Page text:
the above is just a basic outline, but it gives you a good idea of what the suspension is doing. this is how we setup motorcycles where the results are much more critical than a car.

Spring Rate vs Wheel Rate

Spring Rate vs Wheel Rate

Spring rate is the amount of force it takes to compress a spring 1-inch.   Wheel rate is the spring rate actually measured at the wheel.   Both are expressed in lb/in.

In order to calculate wheel rate, you need to know the spring rate, the motion ratio and the spring angle, as shown above.   Then you can solve the following equation.

Wheel Rate = ( ( MotionRatio^2) * SpringRate ) * sine(Spring Angle)

When a spring is mounted in its stock position on the front of a 1979-2004 Mustang (shown on the right side, above) the motion ratio is about 0.50, and the wheel rate is about 0.25 x the spring rate.   That is, a 600 lb/in spring produces a wheel rate of about 150 lb/in.

If coilover springs are installed (shown left side, above) the spring is moved close to the wheel, the motion ratio becomes about 0.95, and the wheel rate is about 0.90 x the spring rate.   A much lighter 167 lb/in spring produces the same 150 lb/in wheel rate.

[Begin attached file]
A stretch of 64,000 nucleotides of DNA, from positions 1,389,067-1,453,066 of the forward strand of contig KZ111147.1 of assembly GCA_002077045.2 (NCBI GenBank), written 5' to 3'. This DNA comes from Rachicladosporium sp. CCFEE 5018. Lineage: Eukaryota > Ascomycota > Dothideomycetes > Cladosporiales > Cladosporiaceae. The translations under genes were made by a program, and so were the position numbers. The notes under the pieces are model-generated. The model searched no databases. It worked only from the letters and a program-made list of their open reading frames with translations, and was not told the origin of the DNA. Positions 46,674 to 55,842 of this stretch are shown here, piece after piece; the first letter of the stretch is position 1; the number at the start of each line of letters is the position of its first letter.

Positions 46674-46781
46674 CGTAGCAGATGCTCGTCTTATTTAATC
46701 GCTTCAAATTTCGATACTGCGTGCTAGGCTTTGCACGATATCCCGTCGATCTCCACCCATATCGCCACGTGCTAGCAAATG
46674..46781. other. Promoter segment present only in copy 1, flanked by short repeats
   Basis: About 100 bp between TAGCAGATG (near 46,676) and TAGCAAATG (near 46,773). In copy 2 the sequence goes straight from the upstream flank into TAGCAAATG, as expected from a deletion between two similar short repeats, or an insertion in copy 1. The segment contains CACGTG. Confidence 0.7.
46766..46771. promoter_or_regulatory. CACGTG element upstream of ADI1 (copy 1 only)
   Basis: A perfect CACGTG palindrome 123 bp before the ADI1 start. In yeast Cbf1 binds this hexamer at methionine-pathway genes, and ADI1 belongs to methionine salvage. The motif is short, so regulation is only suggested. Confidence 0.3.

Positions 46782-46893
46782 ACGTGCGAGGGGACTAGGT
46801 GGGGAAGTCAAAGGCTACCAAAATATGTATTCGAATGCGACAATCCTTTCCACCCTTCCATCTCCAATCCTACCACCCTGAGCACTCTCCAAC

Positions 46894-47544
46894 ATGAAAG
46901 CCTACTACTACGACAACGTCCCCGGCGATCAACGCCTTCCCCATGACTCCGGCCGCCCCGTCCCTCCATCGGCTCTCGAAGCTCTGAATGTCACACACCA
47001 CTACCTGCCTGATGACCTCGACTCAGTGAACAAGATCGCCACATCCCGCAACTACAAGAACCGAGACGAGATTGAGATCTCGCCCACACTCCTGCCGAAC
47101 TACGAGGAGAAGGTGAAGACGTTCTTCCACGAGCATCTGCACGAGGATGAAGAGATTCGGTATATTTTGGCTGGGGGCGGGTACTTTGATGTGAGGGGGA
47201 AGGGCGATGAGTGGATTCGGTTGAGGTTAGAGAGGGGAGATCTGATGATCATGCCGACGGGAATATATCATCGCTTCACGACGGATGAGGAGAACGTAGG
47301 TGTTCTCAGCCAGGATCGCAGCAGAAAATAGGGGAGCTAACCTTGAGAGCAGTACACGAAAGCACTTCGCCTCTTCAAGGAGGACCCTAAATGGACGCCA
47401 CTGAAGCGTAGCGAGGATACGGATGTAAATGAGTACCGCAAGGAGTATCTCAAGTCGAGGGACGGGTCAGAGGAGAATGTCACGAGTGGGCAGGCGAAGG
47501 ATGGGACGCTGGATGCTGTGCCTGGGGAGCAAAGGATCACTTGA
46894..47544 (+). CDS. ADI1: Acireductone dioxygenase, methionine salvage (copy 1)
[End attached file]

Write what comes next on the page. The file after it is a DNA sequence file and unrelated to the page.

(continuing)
The chart below provides motion ratios and wheel rate factors that can be used to calculate an approximate wheel rate for a spring installed on a 1979-2004 Mustang.   To obtain the wheel rate, multiply the spring rate by the factor that corresponds to the spring type and position on the car (stock or coilover, front or rear).

1979-2004 MustangFrontRear
Spring TypeStockCoiloverStockCoilover
Motion Ratio0.500.950.701.05
Wheel Rate Factor0.250.900.491.10